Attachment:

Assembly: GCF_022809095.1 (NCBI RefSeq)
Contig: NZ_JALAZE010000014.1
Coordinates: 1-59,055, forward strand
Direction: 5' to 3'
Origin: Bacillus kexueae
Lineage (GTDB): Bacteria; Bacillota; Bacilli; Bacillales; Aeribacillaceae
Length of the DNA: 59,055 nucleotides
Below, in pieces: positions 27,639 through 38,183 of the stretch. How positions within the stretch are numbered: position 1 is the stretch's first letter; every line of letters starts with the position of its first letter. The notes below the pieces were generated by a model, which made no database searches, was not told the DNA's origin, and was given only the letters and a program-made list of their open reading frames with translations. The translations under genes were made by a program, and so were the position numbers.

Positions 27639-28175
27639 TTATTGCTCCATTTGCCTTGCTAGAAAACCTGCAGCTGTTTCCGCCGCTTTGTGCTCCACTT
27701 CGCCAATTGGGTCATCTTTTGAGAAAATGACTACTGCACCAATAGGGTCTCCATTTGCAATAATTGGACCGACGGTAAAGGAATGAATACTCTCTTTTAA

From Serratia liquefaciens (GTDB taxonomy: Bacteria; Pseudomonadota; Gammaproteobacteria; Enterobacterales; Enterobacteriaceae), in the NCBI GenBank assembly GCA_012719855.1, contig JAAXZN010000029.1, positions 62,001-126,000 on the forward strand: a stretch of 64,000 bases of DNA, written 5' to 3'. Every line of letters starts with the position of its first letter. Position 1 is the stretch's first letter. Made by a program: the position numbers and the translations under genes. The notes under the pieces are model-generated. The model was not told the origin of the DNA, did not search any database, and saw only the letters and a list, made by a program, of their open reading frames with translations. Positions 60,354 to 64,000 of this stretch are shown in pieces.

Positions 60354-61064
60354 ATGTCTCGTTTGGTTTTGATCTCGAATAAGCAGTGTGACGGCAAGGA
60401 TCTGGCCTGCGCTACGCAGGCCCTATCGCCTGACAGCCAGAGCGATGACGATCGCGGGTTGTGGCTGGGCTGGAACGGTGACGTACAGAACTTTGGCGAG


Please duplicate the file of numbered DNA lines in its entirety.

Assembly: GCF_022809095.1 (NCBI RefSeq)
Contig: NZ_JALAZE010000014.1
Coordinates: 1-59,055, forward strand
Direction: 5' to 3'
Origin: Bacillus kexueae
Lineage (GTDB): Bacteria; Bacillota; Bacilli; Bacillales; Aeribacillaceae
Length of the DNA: 59,055 nucleotides
Below, in pieces: positions 27,639 through 38,183 of the stretch. How positions within the stretch are numbered: position 1 is the stretch's first letter; every line of letters starts with the position of its first letter. The notes below the pieces were generated by a model, which made no database searches, was not told the DNA's origin, and was given only the letters and a program-made list of their open reading frames with translations. The translations under genes were made by a program, and so were the position numbers.

Positions 27639-28175
27639 TTATTGCTCCATTTGCCTTGCTAGAAAACCTGCAGCTGTTTCCGCCGCTTTGTGCTCCACTT
27701 CGCCAATTGGGTCATCTTTTGAGAAAATGACTACTGCACCAATAGGGTCTCCATTTGCAATAATTGGACCGACGGTAAAGGAATGAATACTCTCTTTTAA

From Serratia liquefaciens (GTDB taxonomy: Bacteria; Pseudomonadota; Gammaproteobacteria; Enterobacterales; Enterobacteriaceae), in the NCBI GenBank assembly GCA_012719855.1, contig JAAXZN010000029.1, positions 62,001-126,000 on the forward strand: a stretch of 64,000 bases of DNA, written 5' to 3'. Every line of letters starts with the position of its first letter. Position 1 is the stretch's first letter. Made by a program: the position numbers and the translations under genes. The notes under the pieces are model-generated. The model was not told the origin of the DNA, did not search any database, and saw only the letters and a list, made by a program, of their open reading frames with translations. Positions 60,354 to 64,000 of this stretch are shown in pieces.

Positions 60354-61064
60354 ATGTCTCGTTTGGTTTTGATCTCGAATAAGCAGTGTGACGGCAAGGA
60401 TCTGGCCTGCGCTACGCAGGCCCTATCGCCTGACAGCCAGAGCGATGACGATCGCGGGTTGTGGCTGGGCTGGAACGGTGACGTACAGAACTTTGGCGAG